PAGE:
Seoul’s subway stations are no longer just a medium for simple transportation. The subway stations have been establishing a cultural role for themselves by turning the commuting process in to a cultural experience by staging free art exhibitions, Seoul Metro, organizer of the events, said.
Subway Lines Nos. 1 to 4, operated by Seoul Metro, can now boast of offering several novel shows. For instance, Art Gallery No. 1 at Gyeongbokgung Station on Line No. 3 is hosting the “Shona Sculptures Spirit of Africa” exhibition, from Jan. 7 to 20.
Shona refers to the name of the tribe that formed Zimbabwe, which is its largest indigenous group. The Shona stone sculptures are celebrated as one of the world’s top three contemporary artistic works. They are unique in that they display the spiritual world of the Zimbabweans through basic tools like the hammer.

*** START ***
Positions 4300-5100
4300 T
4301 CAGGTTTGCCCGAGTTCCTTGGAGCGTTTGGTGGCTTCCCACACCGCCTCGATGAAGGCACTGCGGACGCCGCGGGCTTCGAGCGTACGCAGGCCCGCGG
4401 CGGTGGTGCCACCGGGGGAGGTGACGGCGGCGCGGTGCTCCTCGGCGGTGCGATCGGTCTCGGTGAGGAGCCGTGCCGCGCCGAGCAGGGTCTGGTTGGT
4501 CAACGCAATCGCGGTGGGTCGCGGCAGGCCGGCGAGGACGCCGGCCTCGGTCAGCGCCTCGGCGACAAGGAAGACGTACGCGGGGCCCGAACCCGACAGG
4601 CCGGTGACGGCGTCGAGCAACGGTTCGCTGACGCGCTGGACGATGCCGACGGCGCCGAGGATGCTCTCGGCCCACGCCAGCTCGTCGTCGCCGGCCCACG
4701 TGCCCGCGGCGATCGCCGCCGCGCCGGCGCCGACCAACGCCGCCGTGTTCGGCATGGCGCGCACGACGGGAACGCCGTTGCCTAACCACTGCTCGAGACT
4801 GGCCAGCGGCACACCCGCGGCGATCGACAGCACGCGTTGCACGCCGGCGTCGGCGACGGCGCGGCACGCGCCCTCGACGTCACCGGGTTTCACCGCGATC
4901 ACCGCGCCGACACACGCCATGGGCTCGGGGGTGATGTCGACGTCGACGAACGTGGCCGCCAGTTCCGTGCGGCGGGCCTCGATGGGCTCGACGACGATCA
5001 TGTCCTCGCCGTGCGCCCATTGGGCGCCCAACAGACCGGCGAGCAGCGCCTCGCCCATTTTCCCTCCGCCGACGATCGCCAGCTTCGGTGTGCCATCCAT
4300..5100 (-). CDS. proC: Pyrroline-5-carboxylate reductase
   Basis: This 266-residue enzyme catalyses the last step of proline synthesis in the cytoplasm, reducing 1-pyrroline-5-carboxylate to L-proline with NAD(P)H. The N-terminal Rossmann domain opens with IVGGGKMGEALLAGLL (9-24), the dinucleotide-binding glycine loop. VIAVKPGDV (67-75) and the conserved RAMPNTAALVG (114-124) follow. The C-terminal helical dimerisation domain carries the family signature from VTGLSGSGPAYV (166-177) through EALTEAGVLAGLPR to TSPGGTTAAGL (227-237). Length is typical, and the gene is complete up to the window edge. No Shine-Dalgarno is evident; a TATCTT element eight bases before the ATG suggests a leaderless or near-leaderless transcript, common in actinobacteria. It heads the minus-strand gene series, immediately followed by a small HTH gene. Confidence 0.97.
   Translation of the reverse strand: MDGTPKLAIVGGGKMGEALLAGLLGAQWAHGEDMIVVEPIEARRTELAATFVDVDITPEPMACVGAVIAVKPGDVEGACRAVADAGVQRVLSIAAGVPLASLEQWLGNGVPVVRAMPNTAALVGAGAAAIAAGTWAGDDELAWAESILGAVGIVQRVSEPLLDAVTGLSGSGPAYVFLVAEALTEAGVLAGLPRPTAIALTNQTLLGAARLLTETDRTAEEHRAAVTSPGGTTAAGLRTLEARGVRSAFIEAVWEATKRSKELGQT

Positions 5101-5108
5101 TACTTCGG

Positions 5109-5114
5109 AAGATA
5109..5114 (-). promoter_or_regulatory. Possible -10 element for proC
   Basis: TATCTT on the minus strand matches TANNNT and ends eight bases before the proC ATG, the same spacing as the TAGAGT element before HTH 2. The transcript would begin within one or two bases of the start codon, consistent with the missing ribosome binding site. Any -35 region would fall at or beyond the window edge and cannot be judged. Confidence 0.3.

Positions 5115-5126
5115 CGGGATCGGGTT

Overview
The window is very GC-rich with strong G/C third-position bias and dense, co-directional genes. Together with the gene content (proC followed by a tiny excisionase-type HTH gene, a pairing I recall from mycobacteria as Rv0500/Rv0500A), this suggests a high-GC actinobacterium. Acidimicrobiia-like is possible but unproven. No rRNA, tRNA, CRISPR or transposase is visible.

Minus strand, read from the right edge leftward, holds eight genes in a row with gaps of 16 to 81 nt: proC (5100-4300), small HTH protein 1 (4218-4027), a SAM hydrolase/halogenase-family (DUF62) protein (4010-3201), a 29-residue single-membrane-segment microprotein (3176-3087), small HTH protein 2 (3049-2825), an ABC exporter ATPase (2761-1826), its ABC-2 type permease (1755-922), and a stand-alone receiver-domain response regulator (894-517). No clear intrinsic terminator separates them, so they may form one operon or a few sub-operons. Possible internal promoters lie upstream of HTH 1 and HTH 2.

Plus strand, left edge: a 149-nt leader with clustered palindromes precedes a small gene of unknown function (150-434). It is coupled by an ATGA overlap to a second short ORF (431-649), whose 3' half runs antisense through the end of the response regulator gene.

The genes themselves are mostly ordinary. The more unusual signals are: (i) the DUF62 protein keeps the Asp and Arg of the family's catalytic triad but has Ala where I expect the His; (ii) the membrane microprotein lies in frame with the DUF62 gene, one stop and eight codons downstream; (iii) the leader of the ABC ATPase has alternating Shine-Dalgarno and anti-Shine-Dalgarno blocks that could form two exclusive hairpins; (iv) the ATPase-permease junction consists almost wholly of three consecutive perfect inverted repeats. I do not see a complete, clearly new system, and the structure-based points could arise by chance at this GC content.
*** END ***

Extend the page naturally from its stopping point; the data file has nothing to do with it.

The exhibition can be viewed from 7 a.m. to 10 p.m. and is free. Attendees are, however, encouraged to make a small donation to a fund-raising campaign to help starving children in Africa. The collected proceeds will be given to the relevant welfare foundations after the exhibition.
“We look forward to this latest exhibition offering the public a rare chance to experience and empathize with the deep soul and sentiments of the African people through such special artworks that are otherwise very difficult to come by,” a Seoul Metro official said. “We also encourage active public participation in our fundraising campaign for starving African children.”